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Banks Need to Expand Hybrid Banking Options to Survive

COVID-19 has caused significant numbers of people to want to limit social contact in public places for the time being

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  • Written by  Nick Barnes, Practice Director, Financial Services at JRNI
Banks Need to Expand Hybrid Banking Options to Survive

When you think about the financial services industry, “flexible” isn’t a word that typically comes to mind. With regulations, policies, and strict underwriting rules, banks often can’t adapt to customer requirements and desires as easily as they would like. But being able to do so, particularly when it comes to where, when, and how consumers want to interact, is becoming more and more critical.

Why? Not surprisingly, COVID-19 has caused significant numbers of people to want to limit social contact in public places for the time being.

Also, the expanding experience economy is conditioning consumers to expect more from their banks. They are attracted to the institutions that offer good customer experiences and flee those that don’t. Online reviews and social media posts help consumers to easily spot great, or poor, customer experiences.

In addition, the rise of remote work has shown consumers that it’s possible to meet anyone nearly anytime instantly via video appointments without the hassle of drive time, traffic, lines, and waiting in lobbies. However, while some customers will prefer to meet with staff online, others will still prefer to meet in person.

To dive deeper into consumer preferences, JRNI surveyed over 500 U.S. financial institution customers to learn more about their attitudes and needs when it comes to interacting with their bank. What it found was that even though banks are seeing a downturn in in-branch visits, overall interactions, whether in-person or online, are still key to offering great experiences and building brand loyalty.

Communication and Convenience Options are key

The findings clearly showed that banks must expand their communication and convenience options, including the ability for customers to meet in a branch, online, or via web chat, based on their specific preferences. Respondents noted:

  • Many have found it difficult to interact with their bank in the past six months. 33% have found it challenging to talk to the right person at their institution.
  • 45% would prefer meeting with an agent in person compared to 34% who prefer a meeting via video.
  • But consumers want the option of video appointments. 77% would prefer to go fully remote. But in-person appointments aren’t going away, as 23% say they still want the option to visit a physical bank branch.
  • Bad service was the number one reason customers leave their bank. Among other top reasons that people consider switching to a different institution include unhelpful customer service, a poor online banking experience, and not enough physical branches.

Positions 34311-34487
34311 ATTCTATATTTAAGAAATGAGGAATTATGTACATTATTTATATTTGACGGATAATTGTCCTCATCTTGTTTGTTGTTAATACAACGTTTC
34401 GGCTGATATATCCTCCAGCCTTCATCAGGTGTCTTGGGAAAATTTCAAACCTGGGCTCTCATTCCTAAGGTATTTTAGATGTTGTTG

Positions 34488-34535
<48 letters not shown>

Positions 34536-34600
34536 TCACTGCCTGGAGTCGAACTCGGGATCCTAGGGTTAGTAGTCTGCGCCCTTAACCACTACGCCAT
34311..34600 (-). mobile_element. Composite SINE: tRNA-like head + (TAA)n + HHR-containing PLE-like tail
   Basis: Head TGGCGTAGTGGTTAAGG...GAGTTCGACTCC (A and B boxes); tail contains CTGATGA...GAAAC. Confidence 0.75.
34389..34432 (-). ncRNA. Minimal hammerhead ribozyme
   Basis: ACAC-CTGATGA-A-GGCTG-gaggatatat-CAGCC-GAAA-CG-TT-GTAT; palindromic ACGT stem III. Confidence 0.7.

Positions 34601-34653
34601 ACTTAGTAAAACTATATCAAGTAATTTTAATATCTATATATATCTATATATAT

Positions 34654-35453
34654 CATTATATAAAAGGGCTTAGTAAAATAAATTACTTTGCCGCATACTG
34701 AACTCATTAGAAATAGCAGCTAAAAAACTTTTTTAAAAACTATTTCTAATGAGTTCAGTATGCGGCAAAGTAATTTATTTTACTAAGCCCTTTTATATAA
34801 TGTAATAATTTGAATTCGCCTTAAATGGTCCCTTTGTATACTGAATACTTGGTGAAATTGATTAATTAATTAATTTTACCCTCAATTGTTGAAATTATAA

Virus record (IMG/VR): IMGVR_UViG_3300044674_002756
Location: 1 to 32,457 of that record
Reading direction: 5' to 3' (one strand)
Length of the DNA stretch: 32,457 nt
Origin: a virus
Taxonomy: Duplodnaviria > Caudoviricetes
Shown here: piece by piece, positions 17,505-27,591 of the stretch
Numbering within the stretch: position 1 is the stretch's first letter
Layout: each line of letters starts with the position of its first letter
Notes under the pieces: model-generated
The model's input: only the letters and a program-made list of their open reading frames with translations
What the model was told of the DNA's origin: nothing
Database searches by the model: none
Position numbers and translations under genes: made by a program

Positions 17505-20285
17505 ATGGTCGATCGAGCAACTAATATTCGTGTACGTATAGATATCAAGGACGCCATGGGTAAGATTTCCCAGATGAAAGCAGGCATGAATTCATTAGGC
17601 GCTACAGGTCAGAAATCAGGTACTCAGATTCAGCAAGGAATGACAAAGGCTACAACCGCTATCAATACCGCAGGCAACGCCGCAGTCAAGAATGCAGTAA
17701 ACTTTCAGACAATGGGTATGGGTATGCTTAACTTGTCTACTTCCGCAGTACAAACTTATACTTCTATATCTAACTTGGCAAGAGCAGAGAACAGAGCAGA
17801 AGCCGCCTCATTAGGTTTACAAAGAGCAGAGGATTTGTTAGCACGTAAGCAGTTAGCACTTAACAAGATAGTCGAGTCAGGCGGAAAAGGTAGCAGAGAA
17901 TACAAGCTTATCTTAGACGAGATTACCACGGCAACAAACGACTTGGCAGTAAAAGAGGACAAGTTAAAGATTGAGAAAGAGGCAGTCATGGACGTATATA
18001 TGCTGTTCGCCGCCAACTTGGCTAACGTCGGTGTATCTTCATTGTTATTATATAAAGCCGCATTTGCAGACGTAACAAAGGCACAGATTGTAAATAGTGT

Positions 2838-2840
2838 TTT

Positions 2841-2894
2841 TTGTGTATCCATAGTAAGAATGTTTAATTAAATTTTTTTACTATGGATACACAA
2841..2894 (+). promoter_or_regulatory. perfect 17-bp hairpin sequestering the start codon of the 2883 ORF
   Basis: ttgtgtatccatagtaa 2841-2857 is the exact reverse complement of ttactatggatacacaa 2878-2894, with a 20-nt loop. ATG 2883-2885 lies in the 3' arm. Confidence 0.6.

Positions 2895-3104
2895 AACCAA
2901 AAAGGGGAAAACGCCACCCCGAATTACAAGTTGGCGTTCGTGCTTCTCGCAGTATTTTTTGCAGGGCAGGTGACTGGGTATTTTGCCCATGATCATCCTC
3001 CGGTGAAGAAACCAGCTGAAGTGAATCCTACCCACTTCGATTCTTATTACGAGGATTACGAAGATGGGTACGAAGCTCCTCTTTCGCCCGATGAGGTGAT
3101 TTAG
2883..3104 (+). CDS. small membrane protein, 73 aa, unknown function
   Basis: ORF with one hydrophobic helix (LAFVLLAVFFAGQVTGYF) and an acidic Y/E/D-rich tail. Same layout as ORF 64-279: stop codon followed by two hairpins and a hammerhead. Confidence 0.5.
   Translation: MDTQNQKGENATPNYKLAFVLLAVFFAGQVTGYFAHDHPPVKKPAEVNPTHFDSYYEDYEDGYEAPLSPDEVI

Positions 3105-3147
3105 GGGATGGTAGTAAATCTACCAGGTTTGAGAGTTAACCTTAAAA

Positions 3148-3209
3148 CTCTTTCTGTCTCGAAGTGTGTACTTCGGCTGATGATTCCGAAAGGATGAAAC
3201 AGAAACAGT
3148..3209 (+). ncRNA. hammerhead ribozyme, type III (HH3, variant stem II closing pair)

• Also, inflexible hours will drive away some consumers, with 39% having considered switching to a bank with more flexible service hours.

It all goes back to being flexible and accommodating. Banks must offer flexibility so customers can decide what’s best for them with regards to their interactions.

Online Versus In-Person Preferences

For example, respondents noted that online chat and online banking add value, with 68% wanting to use a live chat option to speak with an agent from their institution’s website. Women in particular want online chat, with women nearly twice as likely as men to want to interact via chat. And high-income consumers (over $110k) are 13% more likely to want online banking.

While online banking is clearly important, bank customers still want to see a variety of staff face-to-face, specifically preferring tellers, loan processors, mortgage consultants, investment advisors, relationship managers, loan officers, and wealth managers be available to meet in person. The same group reported that they want access to credit analysts via video.

The research demonstrated that different kinds of service require different kinds of interaction. The top reasons consumers want to bank online are to manage check payment issues, overdraft services, credit card issues, and debit card issues. However, customers want to visit a branch for loans, including mortgages, home equity loans, small business loans, and commercial real estate loans. The similarity among these types of transactions is the many options available and a desire to discuss with an expert.

Customer Satisfaction Driven Through Adaptability

Businesses that want to matter are striving to improve the experiences they provide, and customers are being conditioned to expect more from businesses in exchange for their loyalty. Leading banks recognize that giving their customers flexibility is key to improving their experiences.

In-branch appointments aren’t going away, and neither are video appointments. The data shows that banks that make it easy for their customers to bank how they desire, including scheduling appointments and meeting however they prefer, will attract more customers, retain their existing ones, and deliver the experiences that fuel growth and loyalty.

Author: Nick Barnes, Practice Director, Financial Services at JRNI

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